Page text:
Mastering Your College Admissions Interviews
Interviews are wildly different from every other part of your application. Whether you’re being interviewed by a student on campus, by an alum at a local Starbucks, or by an admissions officer via Skype, it is a direct exchange between you and another person, and that dynamic changes everything. There is information that gets shared in conversations that would never come out otherwise, and there are observations about behavior and demeanor that make lasting impressions. What happens in an interview is so distinctive that it always either helps or hurts; it is never neutral. Below are our top tips to get ready for your interviews. (Need to get caught up with previous weeks? We've posted them on our blog here.)
WEEK 9 TO-DOS
Finalize your 2nd application.
Revise your 3rd application.
Draft your 4th application.
Continue working on supplementary materials. (See Week 4.)
Check the websites of colleges on your list to see if and when admissions representatives will be coming to a place near you. Sign up, and add them to your calendar.
Finalize your 2nd scholarship application.
Prep for your upcoming standardized tests. (See Week 5.)
Prep for interviews.
THIS WEEK AND EVERY WEEK
Check your email, voicemail, texts, and snail mail for any communications that relate to applying to college. Read them and take whatever action is necessary.
Update your parents about what you’re doing. This regular communication will work wonders in your relationship with your parents during this stress-filled year.
TIPS AND TRICKS
Understand the difference between types of interviews. Is the interview evaluative or merely informational? An interview is "evaluative" if it will become part of your application file — those are the ones that really count. The school website or admissions office should be able to tell you whether it's evaluative or not. If evaluative interviews are optional at any of your schools, we recommend you do them, assuming you will do the necessary preparation.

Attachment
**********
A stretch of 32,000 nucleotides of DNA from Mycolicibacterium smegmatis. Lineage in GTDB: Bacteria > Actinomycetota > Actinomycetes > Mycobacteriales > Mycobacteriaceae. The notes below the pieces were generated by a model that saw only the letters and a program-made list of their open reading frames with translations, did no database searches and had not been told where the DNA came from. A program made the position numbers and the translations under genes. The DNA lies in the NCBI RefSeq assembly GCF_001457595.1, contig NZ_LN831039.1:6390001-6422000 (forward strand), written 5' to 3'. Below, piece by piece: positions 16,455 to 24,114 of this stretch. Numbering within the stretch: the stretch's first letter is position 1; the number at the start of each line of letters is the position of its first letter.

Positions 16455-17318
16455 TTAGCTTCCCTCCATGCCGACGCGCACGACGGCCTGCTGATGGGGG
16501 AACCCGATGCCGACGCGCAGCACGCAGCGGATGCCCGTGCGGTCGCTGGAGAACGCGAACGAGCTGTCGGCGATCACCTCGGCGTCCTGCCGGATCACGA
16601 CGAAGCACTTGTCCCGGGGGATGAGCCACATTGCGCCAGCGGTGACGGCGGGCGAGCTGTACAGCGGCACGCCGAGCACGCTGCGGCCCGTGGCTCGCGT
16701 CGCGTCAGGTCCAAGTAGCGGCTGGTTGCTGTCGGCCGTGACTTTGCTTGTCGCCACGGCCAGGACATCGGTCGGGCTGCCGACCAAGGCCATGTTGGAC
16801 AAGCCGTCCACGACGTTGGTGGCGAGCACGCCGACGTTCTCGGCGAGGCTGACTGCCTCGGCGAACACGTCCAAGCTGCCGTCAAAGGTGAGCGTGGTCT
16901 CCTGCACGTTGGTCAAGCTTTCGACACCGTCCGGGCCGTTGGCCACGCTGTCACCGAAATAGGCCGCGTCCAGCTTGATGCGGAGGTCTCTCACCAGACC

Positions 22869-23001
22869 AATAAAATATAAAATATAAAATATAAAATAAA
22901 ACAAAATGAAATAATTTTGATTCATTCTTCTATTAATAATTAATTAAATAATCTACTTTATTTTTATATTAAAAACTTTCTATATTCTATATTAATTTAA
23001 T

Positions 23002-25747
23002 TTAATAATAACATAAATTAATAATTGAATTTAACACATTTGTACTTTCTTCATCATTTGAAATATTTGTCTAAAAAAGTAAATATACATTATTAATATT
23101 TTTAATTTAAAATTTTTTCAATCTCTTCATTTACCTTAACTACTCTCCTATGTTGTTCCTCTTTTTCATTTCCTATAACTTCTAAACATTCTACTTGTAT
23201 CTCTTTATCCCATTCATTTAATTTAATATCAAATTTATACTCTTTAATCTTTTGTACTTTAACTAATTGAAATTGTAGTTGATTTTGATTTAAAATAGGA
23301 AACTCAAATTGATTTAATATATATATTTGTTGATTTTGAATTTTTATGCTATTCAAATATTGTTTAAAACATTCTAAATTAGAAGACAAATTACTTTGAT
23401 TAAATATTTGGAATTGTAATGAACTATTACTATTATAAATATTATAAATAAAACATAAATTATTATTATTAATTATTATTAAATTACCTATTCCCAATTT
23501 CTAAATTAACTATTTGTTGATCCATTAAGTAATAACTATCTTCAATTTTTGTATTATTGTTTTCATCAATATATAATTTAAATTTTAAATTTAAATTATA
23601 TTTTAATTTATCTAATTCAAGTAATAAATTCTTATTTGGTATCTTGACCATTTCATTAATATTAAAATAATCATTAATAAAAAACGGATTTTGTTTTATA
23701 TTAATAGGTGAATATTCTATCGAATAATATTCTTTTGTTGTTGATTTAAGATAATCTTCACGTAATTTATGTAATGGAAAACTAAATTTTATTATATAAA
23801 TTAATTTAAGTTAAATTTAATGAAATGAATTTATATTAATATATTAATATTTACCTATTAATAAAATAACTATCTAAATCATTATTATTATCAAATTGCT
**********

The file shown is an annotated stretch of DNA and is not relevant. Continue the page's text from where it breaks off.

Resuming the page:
Prepare to answer four types of questions. You won't know the specific interview questions ahead of time, but make sure to prepare for questions around four topics: your academic/intellectual abilities and interests, your accomplishments in activities outside the classroom, your personal background and character, and your interest in the college. You have already worked out answers to those questions in your story, your resume, and your “Why College X” essays in previous weeks, so you do not have to reinvent the wheel. Here's a chance to work smarter, not harder!
Do your homework and have your questions ready. At some point, your interviewer will likely ask you, "Do you have any questions for me?" (Often that happens towards the end of the interview.) Figuring out the right questions to ask your interviewer takes some thought, so think about them in advance. The interview is not the time to ask questions about the admissions process or to ask the most basic questions about the college. Instead, you want to ask questions that actually get to the deeper, more interesting information about the college.
Practice. It is easy to practice interviewing. Recruit a parent or a teacher or some other adult to serve as your interviewer. Give them sample interview questions and a sample evaluation form (found at the end of chapter 20 in our book) and go for it! For the best kind of practice, conduct the interview in a setting as close to the actual setting for the interview as you can manage.
Do the follow-up. Immediately after your interview, write down your impressions and add them to your personal research notes about schools. Send a thank-you letter to your interviewer, and notify the college admissions office that you have had your interview.